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For Adlington Hall, Lancashire see Adlington Hall, Lancashire
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Adlington Hall
A brick house with stone dressings seen from an angle; a prominent portico is on the south front
Adlington Hall from the southwest
Location Adlington, Cheshire, England
OS grid reference SJ 905 805
Area 160 acres (65 ha)
Built 1480–1505
Built for Thomas Legh
Rebuilt 18th century
Architect Charles Legh (?)
(18th century)
Hubert Worthington
(1928 reconstruction)
Listed Building – Grade I
Designated 25 July 1952
Reference no. 1234130
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Adlington Hall is a country house near Adlington, Cheshire. The oldest part of the existing building, the Great Hall, was constructed between 1480 and 1505; the east wing was added in 1581. The Legh family has lived in the hall and in previous buildings on the same site since the early 14th century. After the house was occupied by Parliamentary forces during the Civil War, changes were made to the north wing, including encasing the Great Hall in brick, inserting windows, and installing an organ in the Great Hall. In the 18th century the house was inherited by Charles Legh who organised a series of major changes. These included building a new west wing, which incorporated a ballroom, and a south wing with a large portico. It is possible that Charles Legh himself was the architect for these additions. He also played a large part in planning and designing the gardens, woodland and parkland, which included a number of buildings of various types, including a bridge known as the Chinese Bridge that carried a summerhouse.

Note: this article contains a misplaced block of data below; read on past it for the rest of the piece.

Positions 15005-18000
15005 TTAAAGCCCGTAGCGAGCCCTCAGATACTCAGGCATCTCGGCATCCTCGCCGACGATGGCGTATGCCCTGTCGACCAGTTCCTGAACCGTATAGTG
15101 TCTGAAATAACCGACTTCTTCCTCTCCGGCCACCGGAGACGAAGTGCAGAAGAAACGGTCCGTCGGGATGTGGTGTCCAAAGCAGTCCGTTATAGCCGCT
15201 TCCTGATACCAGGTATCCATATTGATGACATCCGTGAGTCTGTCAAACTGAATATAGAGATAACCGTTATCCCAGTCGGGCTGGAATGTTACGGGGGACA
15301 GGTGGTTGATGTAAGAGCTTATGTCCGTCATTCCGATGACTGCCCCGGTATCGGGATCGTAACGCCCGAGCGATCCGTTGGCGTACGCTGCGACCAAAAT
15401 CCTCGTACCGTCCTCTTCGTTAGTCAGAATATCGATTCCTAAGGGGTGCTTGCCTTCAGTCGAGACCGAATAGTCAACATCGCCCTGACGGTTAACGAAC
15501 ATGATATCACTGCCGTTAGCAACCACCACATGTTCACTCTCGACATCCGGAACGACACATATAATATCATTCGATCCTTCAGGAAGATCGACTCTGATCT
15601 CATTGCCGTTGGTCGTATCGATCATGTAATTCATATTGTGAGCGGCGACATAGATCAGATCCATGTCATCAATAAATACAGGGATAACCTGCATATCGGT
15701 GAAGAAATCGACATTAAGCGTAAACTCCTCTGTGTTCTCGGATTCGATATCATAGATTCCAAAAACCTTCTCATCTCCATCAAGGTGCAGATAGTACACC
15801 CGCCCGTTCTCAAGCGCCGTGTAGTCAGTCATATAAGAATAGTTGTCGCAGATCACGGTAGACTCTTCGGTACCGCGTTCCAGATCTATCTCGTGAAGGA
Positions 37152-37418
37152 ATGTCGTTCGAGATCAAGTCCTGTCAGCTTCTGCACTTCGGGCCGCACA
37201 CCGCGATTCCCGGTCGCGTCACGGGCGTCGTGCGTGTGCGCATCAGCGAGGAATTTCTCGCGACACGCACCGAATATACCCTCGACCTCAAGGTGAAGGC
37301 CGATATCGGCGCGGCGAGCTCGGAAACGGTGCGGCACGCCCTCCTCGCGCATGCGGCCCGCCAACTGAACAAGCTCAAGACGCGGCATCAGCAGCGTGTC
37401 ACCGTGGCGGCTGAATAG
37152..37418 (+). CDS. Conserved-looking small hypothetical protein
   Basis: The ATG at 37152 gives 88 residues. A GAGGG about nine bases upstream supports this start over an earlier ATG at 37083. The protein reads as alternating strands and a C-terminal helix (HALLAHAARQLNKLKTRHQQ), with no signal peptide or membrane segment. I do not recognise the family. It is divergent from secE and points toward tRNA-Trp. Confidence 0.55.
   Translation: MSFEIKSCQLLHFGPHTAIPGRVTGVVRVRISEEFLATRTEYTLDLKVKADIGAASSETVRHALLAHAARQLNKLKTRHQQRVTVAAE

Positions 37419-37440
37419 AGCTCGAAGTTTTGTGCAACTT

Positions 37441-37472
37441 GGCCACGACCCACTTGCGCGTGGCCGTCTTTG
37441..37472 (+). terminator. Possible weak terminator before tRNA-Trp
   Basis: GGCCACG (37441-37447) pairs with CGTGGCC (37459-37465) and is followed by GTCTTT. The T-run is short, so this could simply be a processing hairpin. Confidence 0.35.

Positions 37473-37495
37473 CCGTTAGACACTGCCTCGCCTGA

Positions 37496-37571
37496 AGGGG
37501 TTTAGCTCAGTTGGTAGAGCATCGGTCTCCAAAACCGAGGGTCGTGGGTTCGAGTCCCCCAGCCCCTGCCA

The hall was reconstructed and reduced in size in 1928. The work included demolition of much of the west wing, building a screen wall to fill the gap, and removing parts of the south wing. During the 19th and early 20th centuries the gardens, parkland and woodland became overgrown, and the condition of some of the buildings in them deteriorated. From the middle of the 20th century, work has been undertaken to restore some of the parkland and its buildings, and to create new formal gardens near the hall.